Secure Your Linux Server with an Intrusion Detection SystemsteemCreated with Sketch.

in cybersecurity •  2 years ago

So you got your server up, the SSH secure, the firewall on, and some monitoring filters for certain services in case someone tries to gain access through one of them.

What else can be done to secure your system?


This is a continuation from 4 previous parts:

Security Tangent - Disable Unused Services

One thing is to reduce the amount of running services to only be those services you need running.

Login to your server via SSH, and type:

sudo netstat -tulpn

Now, if you have a minimal installation with only the base server components, and you followed my previous "Securing Your Linux Server" guides, you will not have any more to do here, as you will see something like:


If you see that, then everything is good. Nothing to be done.

If you have more programs, you will need to look into securing them individually. But all unused services should be disabled.

To uninstall a service that is no longer needed in Ubuntu, do:

sudo apt-get purge package_name

Then do sudo netstat -tulpn again. The service name you removed, is no longer there.

Please go do more research into removing specific applications if you are unsure about them.

Intrusion Detection

With a server setup, there are still ways for intruders to get in, despite the feature already installed. Vulnerabilities exist and unauthorized access can allow someone to make changes to your system or take it down. They could even hijack your system, and use it to launch attacks on others, such as DDoS attacks.

Linux can secure your system in away that ensures you can detect and track all changes. One popular tool is AIDE, Advanced Intrusion Detection Environment. This is what we are going to install for some base IDS security. There are other more complex and comprehensive tools, like Tripwire and OSSEC.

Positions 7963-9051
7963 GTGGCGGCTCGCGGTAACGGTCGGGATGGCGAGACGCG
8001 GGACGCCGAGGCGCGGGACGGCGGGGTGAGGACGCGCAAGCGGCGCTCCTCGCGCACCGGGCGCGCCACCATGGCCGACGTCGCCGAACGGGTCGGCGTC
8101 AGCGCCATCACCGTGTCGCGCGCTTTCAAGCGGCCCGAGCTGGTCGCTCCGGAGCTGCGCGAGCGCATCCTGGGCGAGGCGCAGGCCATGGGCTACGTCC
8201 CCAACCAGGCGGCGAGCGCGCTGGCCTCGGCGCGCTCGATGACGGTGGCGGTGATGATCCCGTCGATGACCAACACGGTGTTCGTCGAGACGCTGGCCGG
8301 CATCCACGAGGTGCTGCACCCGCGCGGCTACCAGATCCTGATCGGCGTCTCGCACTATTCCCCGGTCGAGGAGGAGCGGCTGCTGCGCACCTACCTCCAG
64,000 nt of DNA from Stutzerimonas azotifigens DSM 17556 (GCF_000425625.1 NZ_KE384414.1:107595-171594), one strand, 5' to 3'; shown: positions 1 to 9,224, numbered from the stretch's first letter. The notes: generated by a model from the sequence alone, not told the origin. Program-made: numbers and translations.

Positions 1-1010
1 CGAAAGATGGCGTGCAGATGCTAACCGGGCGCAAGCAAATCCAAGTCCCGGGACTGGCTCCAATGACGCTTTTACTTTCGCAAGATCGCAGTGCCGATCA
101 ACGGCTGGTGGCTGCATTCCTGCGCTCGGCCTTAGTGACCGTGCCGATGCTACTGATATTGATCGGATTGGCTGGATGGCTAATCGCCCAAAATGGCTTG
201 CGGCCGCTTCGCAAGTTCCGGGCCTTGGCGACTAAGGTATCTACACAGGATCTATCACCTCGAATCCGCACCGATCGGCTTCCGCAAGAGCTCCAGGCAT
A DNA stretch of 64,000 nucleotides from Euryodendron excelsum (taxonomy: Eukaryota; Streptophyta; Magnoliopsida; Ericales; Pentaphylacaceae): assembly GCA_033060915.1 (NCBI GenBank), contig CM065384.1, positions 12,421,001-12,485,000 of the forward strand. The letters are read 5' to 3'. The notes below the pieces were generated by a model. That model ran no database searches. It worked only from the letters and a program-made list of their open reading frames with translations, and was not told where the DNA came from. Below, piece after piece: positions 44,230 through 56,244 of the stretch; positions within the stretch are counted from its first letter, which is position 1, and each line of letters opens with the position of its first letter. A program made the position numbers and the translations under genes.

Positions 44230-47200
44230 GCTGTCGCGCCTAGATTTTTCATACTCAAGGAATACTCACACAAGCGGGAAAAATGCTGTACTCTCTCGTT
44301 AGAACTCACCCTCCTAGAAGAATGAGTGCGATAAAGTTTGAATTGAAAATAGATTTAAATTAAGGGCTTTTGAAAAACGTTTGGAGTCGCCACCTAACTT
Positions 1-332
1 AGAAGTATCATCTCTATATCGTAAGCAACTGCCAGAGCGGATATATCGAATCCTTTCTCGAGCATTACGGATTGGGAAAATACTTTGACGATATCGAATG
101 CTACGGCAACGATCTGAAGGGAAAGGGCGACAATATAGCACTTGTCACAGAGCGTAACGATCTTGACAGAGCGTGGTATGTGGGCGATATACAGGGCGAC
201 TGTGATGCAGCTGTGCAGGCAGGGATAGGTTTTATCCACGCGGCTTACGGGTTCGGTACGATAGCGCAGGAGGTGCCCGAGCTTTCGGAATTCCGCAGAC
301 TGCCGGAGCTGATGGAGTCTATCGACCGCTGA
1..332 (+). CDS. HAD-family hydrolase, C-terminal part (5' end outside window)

* Note: use root login to install. I tried with sudo and don't have access to certain areas to create the DB. Don't waste your time, use root from the start.

1. Installation

apt-get install -y aide

2. Verify

aide -v

3. Create the AIDE database

Newer versions of Ubuntu after 14.04 use a newer manager for AIDE, called aide-common.

If you're not sure, try the old way:

aide --init

and if you get the error:

Couldn't open file /var/lib/aide/please-dont-call-aide-without-parameters/ for writing

then that means you are on the newer version.

Configuration files are in different places, and we need to use the executables from "aide-common" instead:


AIDE files are located at:

/etc/default/aide - The AIDE general configuration file.
/etc/aide/aide.conf - The AIDE rules configuration file.
/etc/cron.daily/aide - Daily AIDE cron scripts.

Init Command

Instead of aide --init, use:


This takes some time to run.

If you get asked:

Overwrite existing /var/lib/aide/ [Yn]?

Type y and hit enter.


However, if inputing the aideinit cmd gives you an error about not being installed or not a recognized command, then you need to install aide-common:

apt-get install -y aide-common

Now try aideinit and it will work. But again, it takes time.


When it completes, you should see:

Start timestamp: 2016-12-13 12:38:21 -0500
Verbose level: 6

Number of entries:      208403

The attributes of the (uncompressed) database(s):